Check to see how staff dries their hands.  Reusing paper or cloth more than once before it is tossed or laundered is a source of spreading infection.

What sort of flooring is being used in areas where animal area.  Flooring should be of an easy to clean material.  Obviously, carpeting cannot be cleaned thoroughly, ever.

What is the protocol for vaccinations?  Not all vaccines were created equal.  Some vaccines are known to have higher adverse reactions.  Should your pet be getting the vaccine?  Does your vet require an exam before injectable vaccinations?  It is not a good idea to vaccinate pets without considering their age, prior vaccines, current housing/care and exposure to disease, preexisting illnesses, and current physical findings.  Vaccines can cause serious illness and should be used judiciously.  Is the veterinarian recommending all vaccines, just because there is a vaccine product available?  See my further information on Vaccination Issues.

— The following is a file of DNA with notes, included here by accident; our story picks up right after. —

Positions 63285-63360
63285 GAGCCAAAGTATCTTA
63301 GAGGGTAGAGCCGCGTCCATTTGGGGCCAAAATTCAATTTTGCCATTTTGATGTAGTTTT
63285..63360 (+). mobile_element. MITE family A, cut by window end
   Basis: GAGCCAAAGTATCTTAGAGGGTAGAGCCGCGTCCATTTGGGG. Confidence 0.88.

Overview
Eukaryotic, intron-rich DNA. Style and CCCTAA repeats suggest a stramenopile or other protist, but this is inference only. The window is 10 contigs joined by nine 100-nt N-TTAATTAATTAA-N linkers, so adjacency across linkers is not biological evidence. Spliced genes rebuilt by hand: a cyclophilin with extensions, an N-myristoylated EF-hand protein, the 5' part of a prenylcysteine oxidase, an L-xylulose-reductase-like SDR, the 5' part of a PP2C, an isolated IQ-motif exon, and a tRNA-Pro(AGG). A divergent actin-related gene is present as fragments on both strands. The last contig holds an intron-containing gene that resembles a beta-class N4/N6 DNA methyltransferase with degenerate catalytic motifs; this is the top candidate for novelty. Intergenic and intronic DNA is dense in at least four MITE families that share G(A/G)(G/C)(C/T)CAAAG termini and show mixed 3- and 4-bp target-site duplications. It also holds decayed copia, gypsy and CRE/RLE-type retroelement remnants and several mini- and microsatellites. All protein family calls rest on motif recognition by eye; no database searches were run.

What do price quotes over the phone tell you?  Before you price shop for veterinary medicine you should know a few things about what you are shopping for.  It is unlikely that prices quoted over the phone will tell you the whole story.  For instance as hard as it is to believe, some veterinarians will quote the price for a surgical service - and when you get there - let you know then that the pet needs anesthesia which wasn't quoted for.  I don't think any local veterinarians in my area do that but I know of a group that does it in another state.  But even around here the price quoted may not include the 'full package' such as preanesthesia testing, pain medication, iv catheter and fluids.  These things are important to your pet's health.  Why would they even be optional?

Of course you should consider and ask about the issues included in the
Consumers Guide to Elective Surgery and Procedures.  I will not duplicate those issues here.